First off: It’s a self-published success story! Yeah, okay, it was picked up by a publisher, but still. Self-publishing is going to be big.
Second off: This book is awesome. Wikipedia has it about right – Robinson Crusoe meets Apollo 13. The main character, Mark Watney, is stranded on Mars, presumed dead, after a freak dust storm ends his crew’s mission early. I’m a little over halfway through. What’s really impressed me is that the novel switches perspectives, telling part of the story from Mark’s point of view, part from his former crew’s point of view, and part from the NASA team on Earth’s point of view.
The impressive thing about this is that all three points of view are interesting! I’ll tell you right now: That is REALLY hard to pull off. If you’re going to leave one point of view for another you better be damn confident that what’s going on in the new point of view is going to draw in reader interest QUICKLY, or else you risk losing them as they wait impatiently for you to get back to the interesting part of the story. Weir pulls it off. So far, I’ve never been bored.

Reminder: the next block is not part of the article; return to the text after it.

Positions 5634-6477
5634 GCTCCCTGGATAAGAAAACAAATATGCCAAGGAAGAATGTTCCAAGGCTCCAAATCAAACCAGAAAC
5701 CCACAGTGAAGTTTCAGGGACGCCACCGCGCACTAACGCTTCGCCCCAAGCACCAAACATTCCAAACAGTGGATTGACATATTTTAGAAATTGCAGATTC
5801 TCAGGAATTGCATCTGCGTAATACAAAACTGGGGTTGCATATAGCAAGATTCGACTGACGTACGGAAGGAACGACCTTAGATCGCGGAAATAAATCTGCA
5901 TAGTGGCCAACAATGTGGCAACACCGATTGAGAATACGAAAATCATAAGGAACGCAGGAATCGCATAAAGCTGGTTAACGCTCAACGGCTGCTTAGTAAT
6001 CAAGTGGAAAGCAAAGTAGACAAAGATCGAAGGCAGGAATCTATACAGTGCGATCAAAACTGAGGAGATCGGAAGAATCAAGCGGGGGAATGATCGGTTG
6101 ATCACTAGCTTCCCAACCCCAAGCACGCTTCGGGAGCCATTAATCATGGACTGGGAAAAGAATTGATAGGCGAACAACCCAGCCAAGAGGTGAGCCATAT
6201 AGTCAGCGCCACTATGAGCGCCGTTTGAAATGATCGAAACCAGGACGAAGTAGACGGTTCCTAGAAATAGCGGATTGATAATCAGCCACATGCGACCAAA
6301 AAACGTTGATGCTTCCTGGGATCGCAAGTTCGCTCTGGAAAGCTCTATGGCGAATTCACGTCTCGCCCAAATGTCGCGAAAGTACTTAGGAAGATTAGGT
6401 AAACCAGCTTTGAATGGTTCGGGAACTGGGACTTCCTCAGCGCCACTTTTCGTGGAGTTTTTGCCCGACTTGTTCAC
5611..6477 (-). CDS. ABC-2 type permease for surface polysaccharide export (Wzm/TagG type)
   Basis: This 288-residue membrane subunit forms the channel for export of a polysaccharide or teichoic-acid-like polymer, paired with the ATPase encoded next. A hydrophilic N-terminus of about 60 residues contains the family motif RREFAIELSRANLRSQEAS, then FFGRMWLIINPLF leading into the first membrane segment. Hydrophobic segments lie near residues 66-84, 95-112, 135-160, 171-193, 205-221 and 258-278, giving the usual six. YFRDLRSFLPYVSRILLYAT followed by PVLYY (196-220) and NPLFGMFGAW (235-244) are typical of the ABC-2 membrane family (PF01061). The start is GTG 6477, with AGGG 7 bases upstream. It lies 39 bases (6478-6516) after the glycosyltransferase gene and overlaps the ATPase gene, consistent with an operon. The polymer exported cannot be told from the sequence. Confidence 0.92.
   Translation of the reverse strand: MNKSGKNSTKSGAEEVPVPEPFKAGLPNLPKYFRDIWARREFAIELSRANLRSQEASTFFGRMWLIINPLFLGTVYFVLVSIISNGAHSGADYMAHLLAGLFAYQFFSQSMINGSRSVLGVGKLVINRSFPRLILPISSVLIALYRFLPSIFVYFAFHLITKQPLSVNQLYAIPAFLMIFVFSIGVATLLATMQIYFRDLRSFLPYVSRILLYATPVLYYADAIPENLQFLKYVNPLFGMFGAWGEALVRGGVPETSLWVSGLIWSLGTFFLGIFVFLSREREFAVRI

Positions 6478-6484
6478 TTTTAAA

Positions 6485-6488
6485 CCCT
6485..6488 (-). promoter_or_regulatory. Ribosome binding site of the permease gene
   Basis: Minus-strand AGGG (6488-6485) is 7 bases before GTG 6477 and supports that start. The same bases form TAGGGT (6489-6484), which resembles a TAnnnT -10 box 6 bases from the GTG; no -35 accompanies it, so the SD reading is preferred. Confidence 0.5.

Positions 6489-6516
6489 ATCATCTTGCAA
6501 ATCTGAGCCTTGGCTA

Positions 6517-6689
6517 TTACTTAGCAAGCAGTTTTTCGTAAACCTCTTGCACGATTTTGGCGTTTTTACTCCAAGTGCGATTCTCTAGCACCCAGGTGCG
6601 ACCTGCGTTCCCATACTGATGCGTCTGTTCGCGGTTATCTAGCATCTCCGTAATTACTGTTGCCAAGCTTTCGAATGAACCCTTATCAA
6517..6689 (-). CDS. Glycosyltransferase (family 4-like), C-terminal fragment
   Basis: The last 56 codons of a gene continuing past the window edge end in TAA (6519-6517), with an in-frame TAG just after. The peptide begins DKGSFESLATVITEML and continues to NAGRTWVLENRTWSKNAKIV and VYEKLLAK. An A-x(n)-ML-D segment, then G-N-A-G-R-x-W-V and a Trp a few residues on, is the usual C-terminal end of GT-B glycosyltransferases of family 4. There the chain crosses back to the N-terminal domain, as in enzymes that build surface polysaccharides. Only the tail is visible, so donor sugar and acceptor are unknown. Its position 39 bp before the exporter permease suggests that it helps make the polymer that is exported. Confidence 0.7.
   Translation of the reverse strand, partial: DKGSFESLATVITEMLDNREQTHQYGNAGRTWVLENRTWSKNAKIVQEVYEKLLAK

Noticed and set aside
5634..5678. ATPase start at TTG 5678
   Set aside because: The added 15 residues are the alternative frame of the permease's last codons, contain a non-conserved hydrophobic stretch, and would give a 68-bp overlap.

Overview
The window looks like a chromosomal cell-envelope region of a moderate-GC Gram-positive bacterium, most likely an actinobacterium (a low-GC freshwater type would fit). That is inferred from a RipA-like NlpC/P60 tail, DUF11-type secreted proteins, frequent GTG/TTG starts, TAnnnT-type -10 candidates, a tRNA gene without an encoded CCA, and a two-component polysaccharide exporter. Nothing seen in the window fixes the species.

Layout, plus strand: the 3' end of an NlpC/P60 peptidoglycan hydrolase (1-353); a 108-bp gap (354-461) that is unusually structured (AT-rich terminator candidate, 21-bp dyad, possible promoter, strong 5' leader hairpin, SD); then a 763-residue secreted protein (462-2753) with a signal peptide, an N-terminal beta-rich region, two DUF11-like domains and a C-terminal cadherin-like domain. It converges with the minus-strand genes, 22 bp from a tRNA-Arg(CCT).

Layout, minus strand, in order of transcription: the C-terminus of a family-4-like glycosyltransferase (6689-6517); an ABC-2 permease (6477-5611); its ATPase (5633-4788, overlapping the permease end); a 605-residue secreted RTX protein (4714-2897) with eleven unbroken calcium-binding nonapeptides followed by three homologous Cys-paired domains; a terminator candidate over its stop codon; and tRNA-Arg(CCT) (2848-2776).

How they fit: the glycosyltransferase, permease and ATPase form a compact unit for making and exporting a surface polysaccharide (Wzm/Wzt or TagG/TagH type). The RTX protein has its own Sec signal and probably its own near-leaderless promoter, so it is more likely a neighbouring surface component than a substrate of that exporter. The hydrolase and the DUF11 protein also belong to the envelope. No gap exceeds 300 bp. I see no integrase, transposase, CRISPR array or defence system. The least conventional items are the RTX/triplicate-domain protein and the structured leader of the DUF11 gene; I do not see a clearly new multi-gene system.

I love Mark. His narrative voice is great. The book has a rich vein of humor running through it that gives the whole thing a really fun feel.
My favorite line, paraphrased but very close:
NASA Scientist: “Stranded and all alone, presumed dead, on Mars…I wonder what he’s thinking now?”
Switches to an entry in Mark’s journal log: How can Aquaman talk to whales? They’re mammals, not fish!
I probably laughed a little too much at that.
Anyway, read it. I got it as an e-book for three dollars on sale at Amazon. I’m not sure if it’s still on sale now, but if you have the money you won’t regret buying it.